“I feel sometimes our music can be emotive”, says Jack Milas, lead vocalist of the gorgeous and sparkling High Highs. A fabulous understatement in its purest form; the High Highs’ dizzyingly ethereal, self-titled, debut EP is emotive and some.
Signed to Elton John’s management company, who we’re to thank- apparently- for giving us Lily Allen and Ed Sheeran, the High High’s have been loudly lauded by the NME, The Guardian, Zane Lowe and, hell, pretty much the whole blogosphere. Their talents lie in making songs that are illusory and gentle; put simply, think dreamy singing and acoustic guitars but with added synths.
Though the band are based in New York which they love (describing it as being, for them at least, the ‘centre of music’) two of its three members, Milas and Oli Chang, originally hail from Australia. The pair met and formed the High Highs whilst working in a music studio in Sydney before independently of each other moving to the Big Apple. In 2009 they reformed and met Zac Lipkins, their drummer. It was at that point that they became what Milas describes as a ‘proper project’.
With Chang having previously been making intense electronic music, the High High’s early marriage of sounds was not always harmonious. According to Milas, their early compositions were “really weird”; these are tracks that he hopes will never see the light of the day. With his own influences stemming from a love of writers such as Neil Young, his work’s collision with synthesisers’ was uneasy at best. “Initially the songs were very folky,” Milas muses. “I was writing acoustic guitar songs and he [Chang] would take them and mess around with them.”
This messing around gradually grew more confident. Musically the pair were weaving together more and more elegantly two somewhat disparate worlds. With an impressive helping of Chang’s electronic prowess, their debut EP strays from merely being a poor incarnation of a Fleet Foxes or Bon Ivor record- the result is a set of haunting and beautiful songs.
“I would work on something, take it to Oli and we’d build the pieces together in the studio and then we’d figure out how to play it live”, Milas explains. “Now the ideas usually come from a guitar idea I’ve had, and then Oli and I will develop it to an extent and then we’ll jam on it with Zac. It’s very much been like putting pieces together in a studio. It’s all in the piecing it together rather than band-y arrangements.”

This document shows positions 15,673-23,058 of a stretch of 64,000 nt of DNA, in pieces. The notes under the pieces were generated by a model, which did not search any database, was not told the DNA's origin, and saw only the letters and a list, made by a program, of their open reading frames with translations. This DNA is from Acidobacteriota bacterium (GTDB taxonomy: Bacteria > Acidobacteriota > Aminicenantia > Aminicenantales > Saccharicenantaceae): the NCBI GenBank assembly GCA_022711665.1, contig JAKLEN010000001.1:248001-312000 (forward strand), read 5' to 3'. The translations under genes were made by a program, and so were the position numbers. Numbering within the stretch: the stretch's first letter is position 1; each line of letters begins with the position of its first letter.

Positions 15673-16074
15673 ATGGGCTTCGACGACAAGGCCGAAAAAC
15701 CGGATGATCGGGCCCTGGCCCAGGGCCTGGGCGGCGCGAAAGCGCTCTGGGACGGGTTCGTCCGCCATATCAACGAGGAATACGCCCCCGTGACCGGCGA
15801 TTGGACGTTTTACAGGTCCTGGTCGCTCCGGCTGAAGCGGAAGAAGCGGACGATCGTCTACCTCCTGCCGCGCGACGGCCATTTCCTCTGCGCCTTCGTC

‘Flowers Bloom’ is the High High’s favourite song from the EP, the one that, if pushed to choose, they say they’re most proud of. It’s not hard to see why, but it should come with a caution: the melody gets stuck in the head for at least 72 hours after its first play. “We really liked the simplicity of the keyboard, and that the chorus was wordless and breezy”, he says of it.
And indeed, by their own admission, lyrics do take second place in the High High’s song writing process, though that is not to say they don’t hold weight; without exception they feel ‘right’. “I really like what Bon Ivor said in an interview once when he first started out,” Milas says. “He’d write a song where it sounded right and then the words would fit around that, and I guess I kind of do the same thing.” There’s a thoughtful pause before he continues. “I don’t think any of the lyrics directly or intentionally reflect my life, it’s more about how they sound I think. We always try to focus on that. I think if we’ve done it right the meaning comes anyway. Hopefully it connects on a deep level anyway.”
Certainly, levels don’t seem to come much deeper than the ones the High Highs seem to try and carve out. The opening chords of ‘Horses’ are enough to make the listener reminisce about sun-sets over cornfields whether or not their youth was in fact spent in the concrete abyss of Milton Keynes. It is ‘Open Season’ though that perhaps shows best just what the High Highs are capable of; the hook is strong and the melody is at once gorgeous and chilling.
But, as much as this EP has been rightly lauded and critically acclaimed, the High Highs evolution is not yet complete. “I feel like we’re changing a lot now. I think our album’s only going to have maybe two or three acoustic songs on it, out of about 11. We’re becoming very synth-y and electric guitar-y now.”
Though we don’t yet know what’s around the corner for next year’s album, I for one accept, happily and wholeheartedly the High High’s current challenge. “Try and look the other way,” Milas lilts on ‘Ivy’. With a track record as delicately haunting as the one they’ve created, you can be sure this won’t be possible- for any of us.
Words: Charlotte Armstrong
Photo: Camilo Fuentealba